Herrmann’s negotiating skills provided the foundation for baseball built on two major leagues has remained to this day (2014) despite a brief attempt in 1914 to found a rival Federal League. Once again, Herrmann chaired a “peace conference” at Cincinnati in December 1915, after which the upstart league disbanded.
Tensions among the two leagues remained high though. In 1903, the Boston team (named the Red Sox in 1908) won the American League pennant and the Pittsburgh Pirates won the National League flag. The teams agreed to face each other in a nine-game “World’s Championship” series. However, Pittsburgh lost the series to Boston 5 games to 3, a huge embarrassment for the more established National League. The next year in 1904, Boston repeated as champions in the American League, while the New York Giants won the National League pennant. The 1903 games had been a voluntary arrangement between two owners. John T. Brush, the Giants’ owner, did not want to legitimize the American League in a post-season series in 1904, let alone risk losing once again. He thus declined to have his team participate in a championship series against a National League team, explaining this by simply saying “Neither the players nor the manager of the Giants nor myself desires any greater glory than to win the pennant in the National League. That is the greatest honor that can be obtained in baseball.”
Herrmann and the National Commission could do little about the situation as the National Agreement did not require that the two leagues meet in post-season play. Over the winter of 1904–1905, both the press and the general public denounced the owners’ decision not to hold another championship series.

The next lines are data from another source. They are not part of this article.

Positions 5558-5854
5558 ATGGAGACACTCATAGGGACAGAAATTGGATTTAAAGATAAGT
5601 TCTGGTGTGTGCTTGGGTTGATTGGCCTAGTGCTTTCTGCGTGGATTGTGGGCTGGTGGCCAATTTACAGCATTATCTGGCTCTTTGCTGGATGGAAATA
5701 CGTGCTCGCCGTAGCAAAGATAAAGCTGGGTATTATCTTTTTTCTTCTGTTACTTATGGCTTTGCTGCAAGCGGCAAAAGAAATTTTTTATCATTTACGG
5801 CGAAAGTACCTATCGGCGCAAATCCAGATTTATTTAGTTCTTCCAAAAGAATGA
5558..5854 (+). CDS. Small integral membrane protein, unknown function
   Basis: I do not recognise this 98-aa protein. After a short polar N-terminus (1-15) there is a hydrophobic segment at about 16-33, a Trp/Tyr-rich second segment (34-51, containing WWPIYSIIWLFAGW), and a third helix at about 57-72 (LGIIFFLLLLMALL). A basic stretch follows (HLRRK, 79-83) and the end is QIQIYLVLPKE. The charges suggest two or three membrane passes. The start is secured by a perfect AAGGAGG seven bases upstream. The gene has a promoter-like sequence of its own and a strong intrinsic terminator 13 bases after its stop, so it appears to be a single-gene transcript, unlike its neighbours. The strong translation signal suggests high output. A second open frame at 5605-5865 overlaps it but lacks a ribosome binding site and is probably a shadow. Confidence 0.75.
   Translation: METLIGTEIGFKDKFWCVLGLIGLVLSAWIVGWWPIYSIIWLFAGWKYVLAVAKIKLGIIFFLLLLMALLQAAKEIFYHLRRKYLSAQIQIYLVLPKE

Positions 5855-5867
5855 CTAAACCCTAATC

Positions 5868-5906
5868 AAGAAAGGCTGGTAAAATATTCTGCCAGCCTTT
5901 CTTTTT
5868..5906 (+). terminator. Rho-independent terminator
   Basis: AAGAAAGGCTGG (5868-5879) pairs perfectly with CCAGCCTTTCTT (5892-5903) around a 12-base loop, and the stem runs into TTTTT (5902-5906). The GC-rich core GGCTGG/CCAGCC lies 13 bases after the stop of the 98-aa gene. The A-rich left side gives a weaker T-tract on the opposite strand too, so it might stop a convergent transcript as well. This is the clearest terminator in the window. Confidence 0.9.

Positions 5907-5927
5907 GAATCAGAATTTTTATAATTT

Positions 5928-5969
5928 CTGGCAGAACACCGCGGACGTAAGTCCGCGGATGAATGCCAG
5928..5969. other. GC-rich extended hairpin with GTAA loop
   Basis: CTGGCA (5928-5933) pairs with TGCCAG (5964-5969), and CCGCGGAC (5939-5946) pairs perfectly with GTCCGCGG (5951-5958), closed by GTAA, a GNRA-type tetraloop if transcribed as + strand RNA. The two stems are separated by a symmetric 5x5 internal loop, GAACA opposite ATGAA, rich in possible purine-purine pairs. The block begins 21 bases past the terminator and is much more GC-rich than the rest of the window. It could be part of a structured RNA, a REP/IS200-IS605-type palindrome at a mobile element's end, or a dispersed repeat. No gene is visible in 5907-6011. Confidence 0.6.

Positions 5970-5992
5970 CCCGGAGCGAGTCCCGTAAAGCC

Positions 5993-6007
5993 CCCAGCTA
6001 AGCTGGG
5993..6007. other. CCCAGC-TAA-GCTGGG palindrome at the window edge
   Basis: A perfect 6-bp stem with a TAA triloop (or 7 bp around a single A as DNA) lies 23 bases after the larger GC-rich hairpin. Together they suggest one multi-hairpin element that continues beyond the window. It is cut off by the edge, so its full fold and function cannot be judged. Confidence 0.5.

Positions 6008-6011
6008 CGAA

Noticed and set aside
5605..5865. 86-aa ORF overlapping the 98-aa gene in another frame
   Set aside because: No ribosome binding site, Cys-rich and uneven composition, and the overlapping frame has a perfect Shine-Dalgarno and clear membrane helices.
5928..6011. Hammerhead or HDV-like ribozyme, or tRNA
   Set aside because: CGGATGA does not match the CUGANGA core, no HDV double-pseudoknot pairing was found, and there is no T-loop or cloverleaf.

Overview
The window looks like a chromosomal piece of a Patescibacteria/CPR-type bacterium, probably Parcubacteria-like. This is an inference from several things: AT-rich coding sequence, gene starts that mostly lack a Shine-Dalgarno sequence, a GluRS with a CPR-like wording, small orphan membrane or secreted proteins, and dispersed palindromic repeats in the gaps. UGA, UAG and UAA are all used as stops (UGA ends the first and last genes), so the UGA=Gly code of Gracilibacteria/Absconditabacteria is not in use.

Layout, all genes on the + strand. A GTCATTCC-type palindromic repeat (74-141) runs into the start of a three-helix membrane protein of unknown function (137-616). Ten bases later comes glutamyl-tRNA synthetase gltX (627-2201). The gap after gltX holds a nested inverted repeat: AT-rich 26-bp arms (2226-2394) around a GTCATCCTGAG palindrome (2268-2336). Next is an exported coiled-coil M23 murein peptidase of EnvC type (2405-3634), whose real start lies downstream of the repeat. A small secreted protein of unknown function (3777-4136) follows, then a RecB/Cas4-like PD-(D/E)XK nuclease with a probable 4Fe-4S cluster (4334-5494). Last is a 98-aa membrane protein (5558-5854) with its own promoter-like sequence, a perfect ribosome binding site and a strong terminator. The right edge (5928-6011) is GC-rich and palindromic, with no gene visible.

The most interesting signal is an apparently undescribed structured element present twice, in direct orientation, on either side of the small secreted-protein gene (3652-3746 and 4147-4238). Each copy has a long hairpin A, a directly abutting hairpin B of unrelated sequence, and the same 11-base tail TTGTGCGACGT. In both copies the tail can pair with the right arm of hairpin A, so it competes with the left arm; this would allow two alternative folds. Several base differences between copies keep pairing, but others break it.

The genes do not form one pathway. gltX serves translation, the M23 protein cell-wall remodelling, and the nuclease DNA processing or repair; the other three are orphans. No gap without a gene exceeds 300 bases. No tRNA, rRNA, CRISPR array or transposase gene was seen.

Herrmann began to advance the idea that a regular post-season series between the league champions would be a great event. Other club owners began to echo him. Sensing that he was going to be bypassed by his counterparts and perhaps suffer reduced gate receipts from disgruntled fans, Brush changed course and agreed that a post-season series would be a fitting climax to the season.
In February 1905 the two leagues adopted a resolution that the pennant-winning clubs in both leagues should meet “annually in a series of games for the Professional Base Ball Championship of the World.” By early October 1905, Herrmann and Ban Johnson had developed a set of principles to regulate the annual World Series games. Again, they had to accommodate Brush’s wishes, and the ultimate plan came to be known as the “Brush Rules.” These rules are still used in the modern World Series. Key elements include the principle that players only receive shares of gate revenues from the first four games, to prevent fixing a series or prolonging it for the opportunity to reap extra economic benefits. The rules also mandated that the National Commission oversee the World Series rather than the individual teams in the game.
Major League Baseball faced growing competition from movies and other recreational choices made possible by the automobile. Between 1909 and 1912 attendance at games in the National League fell by 21% and in the American League by 13%. Major League Baseball countered by becoming increasingly fan friendly. American League president Ban Johnson’s no-nonsense policies helped eliminate rowdiness on the playing field and in the stands. To ensure a family-oriented environment, Philadelphia team owner Connie Mack in Philadelphia had plainclothes police officers in the stands to root out gamblers and rowdies. Right before the war, Mack and other team owners built a range of new, fire-resistant stadiums constructed from steel and concrete, including Comiskey Park in Chicago (1910), Fenway Park in Boston (1912), and Garry Herrmann’s own Redland Field (later Crosley Field) in Cincinnati (1912).
Always the businessman and innovator, in 1909 Garry Herrmann even experimented with night baseball. Herrmann raised $50,000 ($1.24 million in 2010) to organize the Night Baseball Development Company. On the evening of June 18, 1909, Herrmann arranged a night game lit with large arc lights. While the infield was well-lit, the outfield had pockets of shadows resulting in 18 errors. Herrmann abandoned the experiment and it was not until 1935 that the first major league night baseball game was played—fittingly in Cincinnati.